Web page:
Using Trademarks in the Course of Trade – What Does It Mean?

The use of a trademark as a symbol of goods or services is commonly referred to as “trademark use of a mark”. Some researchers perceive the condition of commercial use as part of this wider whole of trademark use, while others distinguish these from each other. Nevertheless, using trademark “in the course of trade” (in commerce) is a requirement of a trademark infringement. In other words, if you are using someone’s mark in purely private way, it is not an infringement. The difficult question lies sometimes in the defining of the “use in the course of trade”.

The starting point in the EU case law is said to be the case Arsenal Football Club v Reed, where Mr Reed sold unauthorised fan products of Arsenal. The CJEU held that a trademark is used in the course of trade when [the use] “takes place in the context of commercial activity with a view to economic advantage and not as a private matter”. In the following years, we have received several cases addressing this element of trademark infringement. The CJEU has re-stated it’s opinion and definition of use in the course of trade, but also clarified the interpretation in the context of, for example, keyword marketing (“Adwords”), metatags and re- and de-branding.

A Swedish researcher writes that the requirement of (Swedish) trade mark law to be used in the course of trade (“näringsverksamhet”) means that the use of another mark is freely permitted outside the trade. The same conclusion applies to EU law, supported by EU case law. Some examples of typical permitted use include use in the news, science and art, but these are not always absolute rights.


It is also challenging to define when the use of another mark by charities and non-profit organizations is use in the course of trade. In a EU-case called Silberquelle, it was held that the distribution of non-alcoholic beverages as promotional items in connection with the purchase of clothing did not constitute genuine use of the trade mark for non-alcoholic beverages. Instead, a nonprofit actually uses the mark when it uses it in its business papers and similar. It is therefore likely that such use of the trade mark would be considered commercial use.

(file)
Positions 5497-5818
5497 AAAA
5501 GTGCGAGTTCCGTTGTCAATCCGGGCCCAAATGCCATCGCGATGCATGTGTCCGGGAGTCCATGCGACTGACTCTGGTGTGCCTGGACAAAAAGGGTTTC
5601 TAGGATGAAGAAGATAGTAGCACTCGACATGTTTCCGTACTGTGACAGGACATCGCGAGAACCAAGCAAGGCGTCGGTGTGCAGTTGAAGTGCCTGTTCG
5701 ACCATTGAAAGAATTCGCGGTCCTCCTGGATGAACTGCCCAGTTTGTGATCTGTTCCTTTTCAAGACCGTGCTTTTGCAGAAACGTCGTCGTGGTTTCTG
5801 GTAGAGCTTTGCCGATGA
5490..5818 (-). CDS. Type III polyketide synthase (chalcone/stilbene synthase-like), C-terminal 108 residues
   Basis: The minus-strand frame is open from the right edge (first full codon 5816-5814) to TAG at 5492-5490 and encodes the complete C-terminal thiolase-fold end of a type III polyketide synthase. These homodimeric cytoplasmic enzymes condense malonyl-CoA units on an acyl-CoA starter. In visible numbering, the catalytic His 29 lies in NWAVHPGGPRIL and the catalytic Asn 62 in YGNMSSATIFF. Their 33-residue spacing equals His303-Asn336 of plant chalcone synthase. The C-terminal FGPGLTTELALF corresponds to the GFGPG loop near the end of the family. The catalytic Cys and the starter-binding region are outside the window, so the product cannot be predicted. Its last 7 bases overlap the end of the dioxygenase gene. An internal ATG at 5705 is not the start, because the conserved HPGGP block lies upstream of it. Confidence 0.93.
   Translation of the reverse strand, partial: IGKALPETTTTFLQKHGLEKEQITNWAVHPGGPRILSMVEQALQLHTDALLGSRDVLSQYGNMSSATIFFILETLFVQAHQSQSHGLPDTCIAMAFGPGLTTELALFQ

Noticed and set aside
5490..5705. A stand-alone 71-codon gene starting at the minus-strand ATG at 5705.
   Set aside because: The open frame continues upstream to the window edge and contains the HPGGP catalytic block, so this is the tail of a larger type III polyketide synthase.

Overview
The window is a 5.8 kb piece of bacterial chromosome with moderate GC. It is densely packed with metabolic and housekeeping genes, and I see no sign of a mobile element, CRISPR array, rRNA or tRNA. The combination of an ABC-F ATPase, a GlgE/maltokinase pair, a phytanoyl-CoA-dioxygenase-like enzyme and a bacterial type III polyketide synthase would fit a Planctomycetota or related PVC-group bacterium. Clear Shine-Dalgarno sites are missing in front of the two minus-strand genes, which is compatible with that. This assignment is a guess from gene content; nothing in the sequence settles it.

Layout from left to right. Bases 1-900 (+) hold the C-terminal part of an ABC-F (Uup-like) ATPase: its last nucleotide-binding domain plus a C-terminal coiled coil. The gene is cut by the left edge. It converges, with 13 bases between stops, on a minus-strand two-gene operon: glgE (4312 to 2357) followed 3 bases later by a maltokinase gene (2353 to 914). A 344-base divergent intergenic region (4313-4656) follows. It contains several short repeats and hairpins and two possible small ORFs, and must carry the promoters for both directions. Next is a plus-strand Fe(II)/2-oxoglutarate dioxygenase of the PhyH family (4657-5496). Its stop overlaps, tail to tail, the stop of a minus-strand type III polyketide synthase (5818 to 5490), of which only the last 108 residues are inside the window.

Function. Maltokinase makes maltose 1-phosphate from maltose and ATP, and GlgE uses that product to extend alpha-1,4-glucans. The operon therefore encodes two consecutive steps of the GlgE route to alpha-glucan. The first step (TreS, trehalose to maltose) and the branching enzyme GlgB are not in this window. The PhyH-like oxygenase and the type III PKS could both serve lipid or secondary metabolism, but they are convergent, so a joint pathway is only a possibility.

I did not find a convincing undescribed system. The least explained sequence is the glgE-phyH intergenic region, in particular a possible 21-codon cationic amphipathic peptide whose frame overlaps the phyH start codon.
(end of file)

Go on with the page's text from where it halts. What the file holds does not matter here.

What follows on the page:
According to some researchers, the assessment of use in the course of trade must take into account two factors: (1) “To what extent is the use of the trade mark [or trade name] linked to the commercial, economic activity, and (2) “The extent to which the purpose of the use is for informational or artistic purposes.” The latter could be considered more private use, and the more such use is involved, the less permittable is the use of the mark.


It is clear that pure passivity cannot cause trademark infringement in the EU. However, in my opinion, the purpose of commercial exploitation could be viewed as sufficient justification for the other characters used in the course of trade. For example, the WIPO report takes the following position: “Use of a sign on the Internet shall constitute use in the Member State for the purpose of these provisions, only if the use has a commercial effect in that Member State …” (a “commercial effect” exists if “is doing or seriously intended to do business in the Member State”).

A Finnish Professor of Copyright Law Pihlajarinne states in her dissertation on domain names that “even when a domain name is registered for the purpose of selling or renting it, its use can be considered to take place in the course of trade.” Furthermore, Pihlajarinne states that the mere fact that an individual registers a domain name without creating a website does not yet satisfy the condition of commercial use unless he intends to derive economic benefits from the domain name, for example by selling or renting it.

These are examples that also an intention or a purpose can be significant when assessing the element of using in the course of trade.


Researches in the United States state that attention should be paid to the potential challenges of proving that certain uses on social media constitute use of a trademark in commercial use. A United States researcher Friedmann writes that there is no case law on use in commerce in the context of social media. However, he argues that the unauthorized use of a trademarked logo on a social media platform can be considered a commercial use of a social media service provider. He justifies this view on the grounds that allowing logos on social media platforms makes them more popular and therefore, as a result, social media providers could have secondary liability for trademark infringement. According to Friedmann, it can even be argued that trademarks are always used commercially on social media sites.

I believe that, on a case-by-case basis, the evaluation should pay attention to how much of the content production is commercial communication and how much is journalistic communication. Similarly, freedom of expression is broader when it comes to more journalistic communication than commercial communication.

One thing that is important to bear in mind: the use of a trademark in advertising always falls within the exclusive right of the trademark owner.


Arsenal Football Club plc v Reed (C-206/01)

Silberquelle GmbH v Maselli-Strickmode GmbH (C-495/07)

Anne Nyström


LL.M. Anne Nyström is Co-Founder of BeLegally. She practises law at Vedinor Law Offices in Finland, providing advice to clients worldwide. Her focus areas include international and European e-commerce, intellectual property, marketing, and social media. In her free time, she enjoys art and culture in many forms, exercising in nature and writing fictitious adventures about sassy ladies in the charge of their own life. Anne is always happy to connect, so feel free to contact her at anne.nystrom@belegally.com or on social media.

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